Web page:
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Title:
  Romeo X Juliet volume 2

UK Distributor:  MVM

BBFC Certificate:  12

Suggested Retail Price (SRP):  15.99

Episodes:  6 - 12 (of 24)

Audio Options:  English 5.1, Japanese 2.0

Subtitles:  English

Release Date:  15th March 2010

Reviewer:  Tom (Webmaster)
 

The first volume of Romeo X Juliet - an adaptation of the famous Shakespearian play - sadly turned out to another action romance title with a period, and an average one at that.  Considering the strength material, it is easy to understand why it proved to be a disappointment and more was not done with it.  Towards the end of the first volume some promise was shown though as the series started to find its feet a little and the interpretations of the characters actually started to find character.  The floating island setting of Neo Verona, which had little impact on the setting in the first volume, finally started to be explored in more detail also.  Volume two should hopefully prove more interesting then. 
 


Volume two begins with a cool entrance from a mysterious man named Tybalt, saving the Capulets from peril.  He calls Juliet by name, despite her being disguise as a boy under the pseudonym Odin.  He then leaves and the Capulets are housed by supporters in a safe house.   Meanwhile Romeo discovers more about his newly-discovered love.  He is being pursued by another though, Lady Hermione whom he stands up in order to pursue Juliet.  They finally kiss. 


The following day Romeo is punished by his father, who threatens to destroy his horse.  Hermione comes to his rescue though and the horse is saved.  The threat from Romeo's father is too much in my opinion, as he is increasingly being portrayed as supreme evil and the Capulets as noble.  Not quite how I remember it in the play.  Purists will also be miffed at the portrayals of Benvolio and Mercutio, who are both quite one-dimensional compared to their original counterparts.  Considering the leads of the original were quite clear-cut, much of the play's character came from the more complex supporting characters, which is so far lacking in volume two of Romeo X Juliet.  The reappearance of Tybalt is something of a relief though, as it exudes a sense of pride that is reminiscent of the original character.  He also moves the plot along by introducing Juliet to a corrupt priest in order to test her resolve.  If she can punish the priest, then she will surely be able to slay Montague, Romeo's father.  The incident leads to a more determined Juliet and reminds her of importance as a Capulet and the rightful heir to the head of the house.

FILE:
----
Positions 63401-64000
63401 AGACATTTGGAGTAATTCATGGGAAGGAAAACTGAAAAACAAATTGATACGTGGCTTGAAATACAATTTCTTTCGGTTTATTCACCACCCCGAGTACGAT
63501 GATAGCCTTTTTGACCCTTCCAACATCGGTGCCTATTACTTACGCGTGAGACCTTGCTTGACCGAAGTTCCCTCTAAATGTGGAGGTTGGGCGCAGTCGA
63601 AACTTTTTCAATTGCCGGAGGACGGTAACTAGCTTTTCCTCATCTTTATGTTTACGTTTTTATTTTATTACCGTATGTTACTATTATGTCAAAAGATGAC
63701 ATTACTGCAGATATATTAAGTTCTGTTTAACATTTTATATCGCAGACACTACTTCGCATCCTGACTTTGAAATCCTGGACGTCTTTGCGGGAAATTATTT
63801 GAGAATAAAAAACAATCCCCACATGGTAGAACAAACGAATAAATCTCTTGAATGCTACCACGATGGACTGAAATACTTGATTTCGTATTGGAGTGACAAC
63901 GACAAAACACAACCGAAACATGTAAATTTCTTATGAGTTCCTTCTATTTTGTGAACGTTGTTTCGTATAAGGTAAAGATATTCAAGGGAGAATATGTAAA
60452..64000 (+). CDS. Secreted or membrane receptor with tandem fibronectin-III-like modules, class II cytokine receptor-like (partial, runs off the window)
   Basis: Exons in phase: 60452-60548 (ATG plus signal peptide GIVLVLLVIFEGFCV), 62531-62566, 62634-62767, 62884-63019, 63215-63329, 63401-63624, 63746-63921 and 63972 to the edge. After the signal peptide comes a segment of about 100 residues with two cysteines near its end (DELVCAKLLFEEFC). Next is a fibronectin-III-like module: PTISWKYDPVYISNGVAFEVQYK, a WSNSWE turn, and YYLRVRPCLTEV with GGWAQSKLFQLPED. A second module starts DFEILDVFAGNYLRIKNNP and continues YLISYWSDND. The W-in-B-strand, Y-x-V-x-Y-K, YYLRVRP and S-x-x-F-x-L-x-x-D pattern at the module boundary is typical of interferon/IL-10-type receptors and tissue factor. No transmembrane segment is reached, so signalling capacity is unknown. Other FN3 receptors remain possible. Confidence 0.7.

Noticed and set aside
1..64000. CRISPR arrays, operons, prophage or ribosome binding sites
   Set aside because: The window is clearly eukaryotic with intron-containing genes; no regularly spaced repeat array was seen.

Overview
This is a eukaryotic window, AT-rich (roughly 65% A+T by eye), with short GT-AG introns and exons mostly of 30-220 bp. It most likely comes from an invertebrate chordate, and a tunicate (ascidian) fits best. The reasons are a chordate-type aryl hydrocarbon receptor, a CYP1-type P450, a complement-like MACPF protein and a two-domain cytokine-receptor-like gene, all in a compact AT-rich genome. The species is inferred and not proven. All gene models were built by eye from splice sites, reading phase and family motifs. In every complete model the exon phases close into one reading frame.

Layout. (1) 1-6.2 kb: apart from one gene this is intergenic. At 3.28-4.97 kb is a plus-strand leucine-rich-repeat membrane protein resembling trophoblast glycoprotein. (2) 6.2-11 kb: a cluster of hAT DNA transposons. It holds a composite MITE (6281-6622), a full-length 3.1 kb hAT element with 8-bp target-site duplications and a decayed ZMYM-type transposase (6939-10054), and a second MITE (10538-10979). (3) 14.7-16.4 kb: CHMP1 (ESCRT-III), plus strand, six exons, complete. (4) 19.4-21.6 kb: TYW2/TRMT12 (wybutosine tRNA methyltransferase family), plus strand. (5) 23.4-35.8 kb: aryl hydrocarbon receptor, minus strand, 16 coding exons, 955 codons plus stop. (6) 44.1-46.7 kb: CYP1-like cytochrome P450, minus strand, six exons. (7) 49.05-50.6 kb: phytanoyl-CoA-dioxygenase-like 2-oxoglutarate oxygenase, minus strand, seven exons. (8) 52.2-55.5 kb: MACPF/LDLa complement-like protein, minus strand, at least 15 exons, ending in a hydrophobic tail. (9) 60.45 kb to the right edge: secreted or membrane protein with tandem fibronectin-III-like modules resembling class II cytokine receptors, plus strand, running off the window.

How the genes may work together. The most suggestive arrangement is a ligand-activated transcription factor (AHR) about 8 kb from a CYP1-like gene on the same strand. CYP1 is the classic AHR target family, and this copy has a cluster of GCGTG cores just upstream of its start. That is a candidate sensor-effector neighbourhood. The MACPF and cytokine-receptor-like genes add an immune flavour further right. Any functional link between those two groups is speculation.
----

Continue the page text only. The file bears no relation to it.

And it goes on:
Whilst Juliet meets with fellow Capulets and supporters, Romeo learns that Juliet is a Capulet and begins to struggle with his conscience and loyalty to the house of Montague.  The plot now finally starts moving faster and more is revealed about the floating island.  It seems likely it will play an increasingly bigger role as the series goes on. 

The story then steers away from the main love story, focusing instead on the characters struggles to fulfil the wishes of their many peers and colleagues.  When they meet again, the famous balcony scene is played out but to disappointing dialogue.  In fact the dialogue
 throughout this volume is disappointing to the first, which made far more of an effort to at least sound Shakespearian in tone.  Here though the voice acting is worse and the actors struggle with even the most basic lines, putting little feeling into them. 


Despite a few interesting plot diversions, such as the battles, the story still drags.  The plot could easily be packed into half the amount of episodes and some plot elements even removed altogether.  I say this without even any filler episode happening yet, so when they inevitably do things are likely to get even worse. 

 Volume two of Romeo X Juliet was a major disappointment for me.  I was expecting it to

build on the premise left by volume one, but sadly it does not and continues to be an  exceedingly average anime.  The slow moving plot makes for dull viewing and the voice acting which takes a surprising turn for the worst.  My major issue lies with the portrayal of the Montague and Capulets and families though, which were two families of similar stature and attitude in the original which were only feud with each other due to both vying for power.  In this series though the Montagues are led by a very evil portrayal of Lord Montague, only presented in this way in order to provide a major enemy as he becomes a dictator also.  This therefore gives the Capulets cause a noble reason to free Neo Verona from tyranny, which is at odds with the original portrayal of the two families.  Where as before (in the original) their feud juxtaposed the love story, now it no longer does with the lovers' love seeming less important to the greater cause of overthrowing a tyrant. 

I find it unlikely that volume three will rescue this series for me.  My only hope is that most of the major scenes and plot points of the original play have now featured in the series, so it may do something completely unexpected and make for a more unique series.  I guess we will have to wait and see. 

Extras:

None.  Rubbish! 

Ratings

Feature:   Extras: n/a
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